High fasting blood sugar tied to Ischemic Stroke in elderly hypertensives: Study
Yu-qing Huang et. al. from Guangdong Provincial People's Hospital, China recently reported that elevated fasting blood sugar was an independent risk factor for the first ischemic stroke among older adults with hypertension.
Findings were reported in Risk Management and Healthcare Policy.
Ischemic stroke is a common type of arteriosclerotic disease. Previous studies have shown that elevated blood pressure, age, obesity, smoking, hyperlipidemia, impaired fasting blood sugar, elevated fasting blood sugar, diabetes, and hyperglycemia were independent risk factors for ischemic stroke. Although previous studies have reported significant associations between fasting blood sugar and arteriosclerotic cardiovascular disease, the relationship between fasting blood sugar and ischemic stroke was still controversial.
The inconsistent relationship between fasting blood sugar and first ischemic stroke urged the researchers to explore the association of fasting blood sugar among older patients with hypertension in China.
The retrospective cohort study enrolled in 3500 essential hypertensive patients of 60 years or older from January 2010 to December 2011. Fasting blood sugar concentrations were categorized into quartiles. Hospitalization with a diagnosis of ischemic stroke was confirmed by computed tomography or magnetic resonance image and checked by discharge data.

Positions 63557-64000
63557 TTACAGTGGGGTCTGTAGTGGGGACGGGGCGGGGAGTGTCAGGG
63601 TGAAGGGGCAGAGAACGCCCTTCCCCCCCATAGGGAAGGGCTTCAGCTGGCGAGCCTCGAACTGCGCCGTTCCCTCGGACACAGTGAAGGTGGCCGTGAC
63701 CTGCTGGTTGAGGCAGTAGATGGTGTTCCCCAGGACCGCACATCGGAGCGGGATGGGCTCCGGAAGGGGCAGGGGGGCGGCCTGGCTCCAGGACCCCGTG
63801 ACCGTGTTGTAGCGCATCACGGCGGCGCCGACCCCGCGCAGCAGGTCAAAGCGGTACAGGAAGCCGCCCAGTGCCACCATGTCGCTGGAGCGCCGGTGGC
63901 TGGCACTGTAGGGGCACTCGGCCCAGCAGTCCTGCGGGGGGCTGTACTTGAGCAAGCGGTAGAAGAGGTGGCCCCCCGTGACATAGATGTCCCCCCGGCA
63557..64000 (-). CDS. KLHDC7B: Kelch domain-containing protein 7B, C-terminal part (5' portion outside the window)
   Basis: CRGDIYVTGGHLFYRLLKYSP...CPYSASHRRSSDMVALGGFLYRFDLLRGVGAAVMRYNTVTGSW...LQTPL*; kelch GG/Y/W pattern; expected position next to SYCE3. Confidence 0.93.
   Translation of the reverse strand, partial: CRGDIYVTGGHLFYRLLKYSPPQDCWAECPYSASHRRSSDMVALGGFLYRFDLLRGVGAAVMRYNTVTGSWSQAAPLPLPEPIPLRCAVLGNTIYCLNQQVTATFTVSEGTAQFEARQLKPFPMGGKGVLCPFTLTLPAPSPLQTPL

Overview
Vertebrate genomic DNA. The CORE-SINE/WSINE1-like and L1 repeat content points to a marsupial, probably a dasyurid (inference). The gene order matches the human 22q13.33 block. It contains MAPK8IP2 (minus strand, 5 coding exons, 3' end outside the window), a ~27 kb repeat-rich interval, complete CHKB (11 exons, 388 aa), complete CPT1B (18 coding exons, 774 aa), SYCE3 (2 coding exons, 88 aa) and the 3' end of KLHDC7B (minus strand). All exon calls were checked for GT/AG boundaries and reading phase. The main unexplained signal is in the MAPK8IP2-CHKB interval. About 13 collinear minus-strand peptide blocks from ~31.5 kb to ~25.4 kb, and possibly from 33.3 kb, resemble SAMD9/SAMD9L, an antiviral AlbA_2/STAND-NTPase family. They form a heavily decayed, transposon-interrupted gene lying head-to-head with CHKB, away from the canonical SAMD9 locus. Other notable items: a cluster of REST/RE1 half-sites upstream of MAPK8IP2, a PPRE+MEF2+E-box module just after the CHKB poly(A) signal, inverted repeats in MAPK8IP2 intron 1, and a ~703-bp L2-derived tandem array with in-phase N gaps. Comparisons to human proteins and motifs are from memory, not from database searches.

The findings of the study brought forth the following facts.
- In the follow-up period of 5.5 years, 206 cases of ischemic stroke occurred. FBG was significantly as well as positively associated with ischemic stroke.
- After adjusting for potential confounding variables, multivariate-adjusted HRs for each standard deviation increment of fasting blood glucose, the risk of ischemic stroke increased by 11%.
- Subgroup analysis revealed that the association between fasting blood glucose and the risk of ischemic stroke was higher in male (HR: 1.22 vs 1.10), those with uncontrolled hypertension (HR: 1.22 vs 1.10), subjects with diabetes (HR: 1.19 vs 1.10), overweight (HR: 1.19 vs 1.09), smoking habits (HR: 1.33 vs 1.13) and those whose eGFR< 90 (HR: 1.16 vs 1.09).
It is to be noted that current international recommendations for stroke prevention and treatment already insist individuals should stop smoking, limit or avoid alcohol, maintaining good control on weight, blood pressure, blood sugar, and blood lipids.
The researchers concluded that among elderly hypertensive patients, elevated fasting blood sugar was closely related to the first occurrence of ischemic stroke in hypertensive patients, with a stronger link when combined with other existing co-morbidities.The relationship was stronger for subjects combined with diabetes, poorly controlled blood pressure, smoking, being overweight, and with reduced renal function.
Further this incidence of elevated fasting blood sugar levels appeared to have gradually increasing nonlinear relationship.
Primary source: Risk Management and Healthcare Policy
For detailed reading log on to https://doi.org/10.2147/RMHP.S263213